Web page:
Victorian London - People - Madame Rachel


    To what kind of beings is it possible the subjoined advertisement, from the Morning Post, addressed?-

BEAUTIFUL WOMEN. - MADAME RACHEL begs to inform her lady patronesses, the nobility, and aristocracy generally, that she has opened her ANNUAL SUBSCRIPTION list for the supply of her Costly Arabian Preparations for the restoration and preservation of female loveliness, which have obtained for her the patronage of royalty - these being manufactured entirely by MADAME RACHEL, who has no agents, and cannot be obtained from any other source. Terms as usual, 20 guineas per annum, which includes every requisite for a most recherché toilet, and two attendances by MADAME RACHEL, viz. one drawing-room and one state ball.

    To advertise cosmetics as being costly instead of cheap, if the advertisement were addressed to rational creatures, would be to adopt a style of puff about as judicious as the cry of unsavoury fish. Soft indeed must be that sex to which the costliness of any article could be a recommendation of it. The softness which can accept Arabian Preparations, manufactured entirely by MADAME RACHEL, as Arabian in any other sense than that in which they may possibly be associated with a Mosaic Arab seems quite waxy. The female loveliness which these preparations may be supposed calculated to restore and preserve, appears indeed to be, as it were, that of the ladies in the hairdressers' windows, bright and brilliant with their glass eyes - radiant in red and white wax. Imagination pictures MADAME RACHEL'S patronesses as having been fashioned out of that plastic material, and animated with a faint life by a disciple of FRANKENSTEIN. What real lady would be allured by such a phrase as "a most recherché toilet?"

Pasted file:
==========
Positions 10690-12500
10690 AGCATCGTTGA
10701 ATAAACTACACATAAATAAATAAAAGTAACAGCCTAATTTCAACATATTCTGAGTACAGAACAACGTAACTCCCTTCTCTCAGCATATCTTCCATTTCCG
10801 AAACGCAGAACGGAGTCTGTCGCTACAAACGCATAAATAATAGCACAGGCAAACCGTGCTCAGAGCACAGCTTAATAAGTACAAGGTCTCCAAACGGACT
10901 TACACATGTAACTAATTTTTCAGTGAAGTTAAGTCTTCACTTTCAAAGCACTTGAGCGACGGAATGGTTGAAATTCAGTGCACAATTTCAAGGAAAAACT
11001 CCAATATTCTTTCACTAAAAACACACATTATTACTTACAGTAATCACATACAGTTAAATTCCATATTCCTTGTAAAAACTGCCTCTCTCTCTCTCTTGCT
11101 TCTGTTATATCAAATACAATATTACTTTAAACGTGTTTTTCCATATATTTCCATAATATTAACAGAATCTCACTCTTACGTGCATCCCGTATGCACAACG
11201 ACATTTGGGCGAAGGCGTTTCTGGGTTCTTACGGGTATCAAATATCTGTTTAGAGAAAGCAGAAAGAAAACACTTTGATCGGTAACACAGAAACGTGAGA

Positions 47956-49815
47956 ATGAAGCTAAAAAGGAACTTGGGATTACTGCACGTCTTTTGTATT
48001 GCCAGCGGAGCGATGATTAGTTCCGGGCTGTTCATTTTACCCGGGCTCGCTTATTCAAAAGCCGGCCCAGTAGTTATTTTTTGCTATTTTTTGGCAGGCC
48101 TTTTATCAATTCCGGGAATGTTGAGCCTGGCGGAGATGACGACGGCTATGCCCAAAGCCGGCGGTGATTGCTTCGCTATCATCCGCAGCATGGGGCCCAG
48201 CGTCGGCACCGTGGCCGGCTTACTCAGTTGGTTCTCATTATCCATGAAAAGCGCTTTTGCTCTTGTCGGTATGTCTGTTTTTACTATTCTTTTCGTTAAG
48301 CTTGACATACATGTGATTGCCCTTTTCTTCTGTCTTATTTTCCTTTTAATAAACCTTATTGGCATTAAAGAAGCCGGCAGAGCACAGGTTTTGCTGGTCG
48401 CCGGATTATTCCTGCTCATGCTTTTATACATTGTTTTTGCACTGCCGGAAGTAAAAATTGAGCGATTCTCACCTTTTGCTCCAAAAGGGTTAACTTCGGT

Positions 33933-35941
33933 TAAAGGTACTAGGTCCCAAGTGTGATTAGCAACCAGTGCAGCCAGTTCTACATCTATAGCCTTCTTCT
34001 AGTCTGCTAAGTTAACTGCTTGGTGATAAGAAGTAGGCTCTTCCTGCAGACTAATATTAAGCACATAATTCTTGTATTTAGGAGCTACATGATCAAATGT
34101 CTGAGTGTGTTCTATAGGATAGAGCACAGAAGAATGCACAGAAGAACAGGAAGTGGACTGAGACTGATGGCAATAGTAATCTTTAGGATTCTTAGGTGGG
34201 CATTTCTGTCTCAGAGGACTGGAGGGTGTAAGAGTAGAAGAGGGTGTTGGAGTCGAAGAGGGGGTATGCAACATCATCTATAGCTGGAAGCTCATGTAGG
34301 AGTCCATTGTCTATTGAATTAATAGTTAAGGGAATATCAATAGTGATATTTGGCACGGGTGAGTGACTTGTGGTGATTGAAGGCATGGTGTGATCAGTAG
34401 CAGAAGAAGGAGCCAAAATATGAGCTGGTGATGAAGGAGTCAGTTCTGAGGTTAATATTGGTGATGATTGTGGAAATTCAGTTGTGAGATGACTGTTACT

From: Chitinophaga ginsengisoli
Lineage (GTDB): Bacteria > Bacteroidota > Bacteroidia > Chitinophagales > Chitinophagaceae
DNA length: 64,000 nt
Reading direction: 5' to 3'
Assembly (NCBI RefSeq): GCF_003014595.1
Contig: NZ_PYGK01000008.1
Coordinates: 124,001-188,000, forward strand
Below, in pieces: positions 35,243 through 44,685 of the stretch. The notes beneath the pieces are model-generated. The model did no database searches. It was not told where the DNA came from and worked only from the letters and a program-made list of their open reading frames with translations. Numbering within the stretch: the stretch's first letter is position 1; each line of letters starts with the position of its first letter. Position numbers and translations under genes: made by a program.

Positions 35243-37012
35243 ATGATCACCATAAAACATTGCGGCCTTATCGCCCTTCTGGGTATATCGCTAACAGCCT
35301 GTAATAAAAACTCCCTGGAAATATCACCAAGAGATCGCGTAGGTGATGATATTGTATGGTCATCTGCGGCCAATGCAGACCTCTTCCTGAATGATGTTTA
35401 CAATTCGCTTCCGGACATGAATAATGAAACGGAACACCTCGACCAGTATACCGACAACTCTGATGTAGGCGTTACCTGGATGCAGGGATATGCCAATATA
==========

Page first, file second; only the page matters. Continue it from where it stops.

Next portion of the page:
In another advertisement MADAME RACHEL describes herself as "the Enamellist." This notification is, like the foregoing, headed "Beautiful Women." Accordingly, we must suppose that beautiful women of a sort are the subjects of MADAME RACHEL'S enamelling processes; and what sort of women can that be, but an artificial one? Pretty women, indeed, they probably are. Fancy an enamelled object of affection! The nearest thing to it well imaginable is, perhaps, a whited sepulchre.

Punch, March 26, 1859